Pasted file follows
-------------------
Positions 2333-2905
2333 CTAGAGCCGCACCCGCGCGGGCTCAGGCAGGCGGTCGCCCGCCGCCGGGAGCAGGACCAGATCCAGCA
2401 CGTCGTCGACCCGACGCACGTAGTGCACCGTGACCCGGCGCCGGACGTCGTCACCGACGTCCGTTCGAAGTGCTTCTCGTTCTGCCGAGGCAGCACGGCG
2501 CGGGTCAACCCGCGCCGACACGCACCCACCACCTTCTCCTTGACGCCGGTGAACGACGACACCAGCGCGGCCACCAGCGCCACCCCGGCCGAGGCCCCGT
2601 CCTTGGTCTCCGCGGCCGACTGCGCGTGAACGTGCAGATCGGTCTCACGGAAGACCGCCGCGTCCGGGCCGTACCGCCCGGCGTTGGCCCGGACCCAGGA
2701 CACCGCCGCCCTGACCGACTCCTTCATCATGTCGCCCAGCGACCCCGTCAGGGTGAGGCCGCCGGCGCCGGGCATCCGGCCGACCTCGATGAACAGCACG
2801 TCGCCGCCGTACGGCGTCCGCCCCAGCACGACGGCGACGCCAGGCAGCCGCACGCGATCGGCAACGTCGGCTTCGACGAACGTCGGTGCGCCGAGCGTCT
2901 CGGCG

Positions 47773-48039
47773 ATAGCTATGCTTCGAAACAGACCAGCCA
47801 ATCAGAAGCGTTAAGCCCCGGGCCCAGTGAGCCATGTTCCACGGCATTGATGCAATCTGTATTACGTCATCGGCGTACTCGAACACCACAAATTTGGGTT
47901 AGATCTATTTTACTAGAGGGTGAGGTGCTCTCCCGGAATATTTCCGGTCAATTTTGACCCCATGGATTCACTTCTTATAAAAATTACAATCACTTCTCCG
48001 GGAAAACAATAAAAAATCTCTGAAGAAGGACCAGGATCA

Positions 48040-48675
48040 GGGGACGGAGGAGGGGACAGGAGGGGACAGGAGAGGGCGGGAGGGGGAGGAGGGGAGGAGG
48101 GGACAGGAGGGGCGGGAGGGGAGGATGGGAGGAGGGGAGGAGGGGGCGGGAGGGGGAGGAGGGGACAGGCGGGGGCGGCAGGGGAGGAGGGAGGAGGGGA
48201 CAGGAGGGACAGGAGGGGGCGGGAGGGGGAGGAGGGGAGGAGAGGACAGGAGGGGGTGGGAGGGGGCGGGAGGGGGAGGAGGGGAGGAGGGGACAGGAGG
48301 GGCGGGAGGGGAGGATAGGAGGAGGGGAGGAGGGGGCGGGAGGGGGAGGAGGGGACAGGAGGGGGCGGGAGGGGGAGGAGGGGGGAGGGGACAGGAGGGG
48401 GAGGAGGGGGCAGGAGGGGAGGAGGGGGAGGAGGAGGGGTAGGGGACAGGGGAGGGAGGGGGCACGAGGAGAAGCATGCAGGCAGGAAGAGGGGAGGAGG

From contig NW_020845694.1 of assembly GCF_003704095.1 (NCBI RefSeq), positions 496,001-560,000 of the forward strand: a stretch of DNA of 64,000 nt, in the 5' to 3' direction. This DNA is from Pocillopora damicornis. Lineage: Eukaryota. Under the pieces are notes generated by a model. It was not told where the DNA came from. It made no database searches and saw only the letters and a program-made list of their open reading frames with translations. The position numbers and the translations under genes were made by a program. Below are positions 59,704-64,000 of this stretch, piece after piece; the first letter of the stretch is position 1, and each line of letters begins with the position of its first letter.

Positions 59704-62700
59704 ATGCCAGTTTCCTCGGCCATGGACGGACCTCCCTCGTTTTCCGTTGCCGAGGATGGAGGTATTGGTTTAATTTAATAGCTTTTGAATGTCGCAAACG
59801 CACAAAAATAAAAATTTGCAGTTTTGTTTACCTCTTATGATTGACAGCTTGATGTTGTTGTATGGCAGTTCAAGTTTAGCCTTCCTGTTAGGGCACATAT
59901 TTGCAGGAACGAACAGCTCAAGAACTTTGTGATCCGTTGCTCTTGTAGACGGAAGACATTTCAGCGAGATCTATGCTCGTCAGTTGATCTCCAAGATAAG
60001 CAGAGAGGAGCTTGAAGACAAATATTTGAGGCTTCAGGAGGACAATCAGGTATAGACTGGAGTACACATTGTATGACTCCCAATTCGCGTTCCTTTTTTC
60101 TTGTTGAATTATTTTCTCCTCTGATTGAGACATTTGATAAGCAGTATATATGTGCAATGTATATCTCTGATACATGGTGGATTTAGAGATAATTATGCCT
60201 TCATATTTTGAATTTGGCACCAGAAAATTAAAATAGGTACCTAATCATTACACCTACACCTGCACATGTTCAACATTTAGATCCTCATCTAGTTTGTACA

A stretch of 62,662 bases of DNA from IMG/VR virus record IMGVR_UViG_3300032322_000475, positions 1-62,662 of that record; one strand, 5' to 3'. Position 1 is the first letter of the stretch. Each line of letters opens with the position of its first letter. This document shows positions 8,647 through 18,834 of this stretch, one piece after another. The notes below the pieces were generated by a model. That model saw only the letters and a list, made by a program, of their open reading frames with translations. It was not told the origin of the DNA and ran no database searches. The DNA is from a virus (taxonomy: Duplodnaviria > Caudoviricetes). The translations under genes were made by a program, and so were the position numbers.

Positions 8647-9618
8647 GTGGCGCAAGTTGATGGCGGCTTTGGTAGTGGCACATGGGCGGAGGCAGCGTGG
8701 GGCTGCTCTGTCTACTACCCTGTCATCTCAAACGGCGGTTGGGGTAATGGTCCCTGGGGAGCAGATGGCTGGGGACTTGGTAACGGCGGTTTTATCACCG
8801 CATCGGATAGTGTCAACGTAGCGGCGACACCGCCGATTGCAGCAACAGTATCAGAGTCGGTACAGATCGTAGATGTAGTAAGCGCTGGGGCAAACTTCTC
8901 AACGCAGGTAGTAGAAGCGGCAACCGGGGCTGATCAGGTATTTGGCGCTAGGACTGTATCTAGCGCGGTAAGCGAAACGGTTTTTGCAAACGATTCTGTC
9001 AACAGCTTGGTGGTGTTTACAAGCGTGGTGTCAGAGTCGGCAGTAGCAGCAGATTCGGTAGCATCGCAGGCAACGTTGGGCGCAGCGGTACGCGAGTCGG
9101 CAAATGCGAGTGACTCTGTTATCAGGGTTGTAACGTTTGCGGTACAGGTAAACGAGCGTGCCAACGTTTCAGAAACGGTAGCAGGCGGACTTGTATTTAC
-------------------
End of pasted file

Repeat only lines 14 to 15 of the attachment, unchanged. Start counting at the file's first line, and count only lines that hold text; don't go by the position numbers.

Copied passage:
Positions 48040-48675
48040 GGGGACGGAGGAGGGGACAGGAGGGGACAGGAGAGGGCGGGAGGGGGAGGAGGGGAGGAGG